Manure Standards project has developed new instructions and tools to improve the precision of data on manure quantity and nutrient content. The data is the basis of fertilization with manure and affects how efficiently manure can be utilized. In the project, manure data generated with the new methods was compared to manure data currently used on pilot farms and in national context. The environmental and economic impacts of the changes in manure data are assessed in two separate reports.

Environmental impacts

Manure Standards carried out farm and regional studies to assess the environmental impacts of different manure data as the basis of manure management and fertilization.

A good knowledge base is a prerequisite for good practical decisions. Manure Standards project results indicate that more precise and updated manure data can have a big impact on the environmental impact of manure utilization including e.g. risk of nutrient runoff and success of carbon sequestration.

However, the project results also show that obtaining better manure data can be challenging. The heterogeneous nature of manure makes it difficult to take representative samples and the farm- and season-specific circumstances affect e.g. nitrogen losses to air.

Using different methods for checking manure nutrient content in parallel is possible and could reduce the risk of incorrect application rates of manure nutrients.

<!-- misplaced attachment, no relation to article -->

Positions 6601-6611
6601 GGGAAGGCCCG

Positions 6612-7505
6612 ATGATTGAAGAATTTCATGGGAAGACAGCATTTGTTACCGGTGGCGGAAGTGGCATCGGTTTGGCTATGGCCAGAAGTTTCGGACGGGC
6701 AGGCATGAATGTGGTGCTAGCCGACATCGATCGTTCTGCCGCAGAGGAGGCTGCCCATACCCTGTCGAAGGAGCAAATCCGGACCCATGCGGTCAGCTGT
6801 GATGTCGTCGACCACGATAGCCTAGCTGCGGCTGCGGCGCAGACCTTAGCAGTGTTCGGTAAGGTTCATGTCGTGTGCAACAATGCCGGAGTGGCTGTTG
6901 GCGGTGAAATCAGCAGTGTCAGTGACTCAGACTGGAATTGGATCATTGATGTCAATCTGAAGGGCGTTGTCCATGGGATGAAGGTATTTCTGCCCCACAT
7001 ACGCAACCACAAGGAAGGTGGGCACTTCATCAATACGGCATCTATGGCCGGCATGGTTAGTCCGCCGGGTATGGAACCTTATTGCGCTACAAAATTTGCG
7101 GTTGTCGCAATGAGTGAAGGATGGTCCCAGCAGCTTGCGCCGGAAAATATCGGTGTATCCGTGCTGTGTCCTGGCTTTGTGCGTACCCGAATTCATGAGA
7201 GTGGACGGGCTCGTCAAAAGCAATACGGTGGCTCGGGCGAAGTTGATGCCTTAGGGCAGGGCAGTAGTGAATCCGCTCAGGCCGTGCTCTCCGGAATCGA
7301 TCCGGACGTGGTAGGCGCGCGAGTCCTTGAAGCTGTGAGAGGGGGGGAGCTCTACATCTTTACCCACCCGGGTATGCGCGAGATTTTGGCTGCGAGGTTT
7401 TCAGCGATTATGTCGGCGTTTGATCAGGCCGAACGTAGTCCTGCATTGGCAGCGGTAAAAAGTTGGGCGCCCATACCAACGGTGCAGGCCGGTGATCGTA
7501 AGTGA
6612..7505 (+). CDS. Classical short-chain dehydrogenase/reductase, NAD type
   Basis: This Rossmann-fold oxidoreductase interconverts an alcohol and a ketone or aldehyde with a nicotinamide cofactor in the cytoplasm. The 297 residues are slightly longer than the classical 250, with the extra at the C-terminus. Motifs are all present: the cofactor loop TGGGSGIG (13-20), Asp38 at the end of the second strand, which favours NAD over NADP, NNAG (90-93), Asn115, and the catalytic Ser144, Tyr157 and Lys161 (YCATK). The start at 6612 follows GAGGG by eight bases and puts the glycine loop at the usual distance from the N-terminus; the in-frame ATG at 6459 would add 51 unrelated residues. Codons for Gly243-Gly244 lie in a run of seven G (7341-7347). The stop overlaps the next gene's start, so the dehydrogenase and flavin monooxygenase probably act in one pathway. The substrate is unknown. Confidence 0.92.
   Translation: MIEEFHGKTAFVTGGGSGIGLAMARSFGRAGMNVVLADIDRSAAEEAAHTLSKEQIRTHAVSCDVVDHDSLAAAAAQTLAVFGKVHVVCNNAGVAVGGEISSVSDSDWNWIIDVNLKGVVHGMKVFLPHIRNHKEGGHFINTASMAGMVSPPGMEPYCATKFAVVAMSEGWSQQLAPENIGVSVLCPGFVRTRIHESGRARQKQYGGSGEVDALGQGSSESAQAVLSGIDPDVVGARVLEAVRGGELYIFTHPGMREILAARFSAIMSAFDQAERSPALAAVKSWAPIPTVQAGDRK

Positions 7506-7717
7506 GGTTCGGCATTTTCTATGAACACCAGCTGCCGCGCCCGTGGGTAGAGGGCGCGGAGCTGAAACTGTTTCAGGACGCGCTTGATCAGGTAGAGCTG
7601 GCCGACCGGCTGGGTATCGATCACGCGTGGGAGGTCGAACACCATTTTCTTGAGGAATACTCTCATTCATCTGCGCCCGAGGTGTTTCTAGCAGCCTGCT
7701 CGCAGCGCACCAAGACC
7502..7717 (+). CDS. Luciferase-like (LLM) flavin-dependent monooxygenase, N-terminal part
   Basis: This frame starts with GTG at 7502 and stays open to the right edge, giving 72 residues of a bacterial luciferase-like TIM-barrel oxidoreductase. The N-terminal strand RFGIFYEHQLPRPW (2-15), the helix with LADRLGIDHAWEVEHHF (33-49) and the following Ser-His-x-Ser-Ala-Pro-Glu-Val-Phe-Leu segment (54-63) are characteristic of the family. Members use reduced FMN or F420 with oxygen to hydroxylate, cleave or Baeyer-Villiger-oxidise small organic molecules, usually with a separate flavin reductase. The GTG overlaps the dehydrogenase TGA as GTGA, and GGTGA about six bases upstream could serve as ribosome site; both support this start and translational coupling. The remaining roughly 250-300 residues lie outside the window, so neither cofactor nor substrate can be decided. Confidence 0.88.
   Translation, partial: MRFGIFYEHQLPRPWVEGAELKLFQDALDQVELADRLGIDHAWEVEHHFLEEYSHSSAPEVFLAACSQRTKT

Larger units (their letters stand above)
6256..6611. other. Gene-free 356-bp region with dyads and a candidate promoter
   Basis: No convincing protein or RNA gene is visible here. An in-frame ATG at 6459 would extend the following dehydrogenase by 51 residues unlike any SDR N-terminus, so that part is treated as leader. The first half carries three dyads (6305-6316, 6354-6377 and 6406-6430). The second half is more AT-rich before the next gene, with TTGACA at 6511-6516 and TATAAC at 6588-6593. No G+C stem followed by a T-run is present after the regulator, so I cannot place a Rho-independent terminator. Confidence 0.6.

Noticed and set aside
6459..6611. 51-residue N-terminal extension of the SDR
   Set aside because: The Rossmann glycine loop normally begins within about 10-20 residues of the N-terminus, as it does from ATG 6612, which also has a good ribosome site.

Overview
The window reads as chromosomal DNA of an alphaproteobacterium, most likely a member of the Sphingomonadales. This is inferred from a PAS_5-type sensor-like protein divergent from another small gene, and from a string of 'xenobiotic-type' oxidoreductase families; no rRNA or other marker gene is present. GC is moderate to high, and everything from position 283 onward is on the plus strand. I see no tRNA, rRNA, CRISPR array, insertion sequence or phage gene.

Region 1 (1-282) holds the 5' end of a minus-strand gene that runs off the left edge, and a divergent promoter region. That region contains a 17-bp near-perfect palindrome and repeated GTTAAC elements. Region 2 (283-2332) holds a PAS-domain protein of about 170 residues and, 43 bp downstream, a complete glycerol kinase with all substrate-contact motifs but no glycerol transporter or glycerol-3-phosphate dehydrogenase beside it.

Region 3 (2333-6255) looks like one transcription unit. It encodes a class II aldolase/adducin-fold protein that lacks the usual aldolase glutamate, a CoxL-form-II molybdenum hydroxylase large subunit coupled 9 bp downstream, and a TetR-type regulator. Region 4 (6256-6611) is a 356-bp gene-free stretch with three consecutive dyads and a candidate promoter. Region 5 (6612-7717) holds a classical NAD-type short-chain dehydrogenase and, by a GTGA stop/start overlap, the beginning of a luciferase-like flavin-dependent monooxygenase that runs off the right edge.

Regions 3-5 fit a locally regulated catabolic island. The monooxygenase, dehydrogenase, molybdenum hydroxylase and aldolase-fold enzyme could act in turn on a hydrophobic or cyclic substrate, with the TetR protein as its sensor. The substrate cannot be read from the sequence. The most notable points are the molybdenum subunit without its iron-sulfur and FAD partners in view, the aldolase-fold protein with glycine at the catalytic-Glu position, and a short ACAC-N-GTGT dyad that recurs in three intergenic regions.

Read the report on environmental impacts of manure data precision here.

Economic impacts

The data from Manure Standards pilot farms was analyzed to evaluate the economic impacts of using the data on manure quantity and nutrient content generated in the project in comparison to the data the farms have used previously.

The change in manure data may hold both positive and negative economic impacts on farm economy. For instance, manure application rate per hectare and subsequent manure handling cost depend on the value of manure nutrient content used. More precise manure nutrient content could affect the need for mineral fertilizers and their expenses. Also, more precise data on manure quantity would assist in building correct manure storage capacity without additional costs related to them being too small or too large.

It is recommended that the national manure standards used by the farms should be checked regularly to make sure the data and methods to generate it correctly reflect the real manure quantities and properties in different production and climatic conditions.

Read the report on the economic impact of manure data precision here.


Share This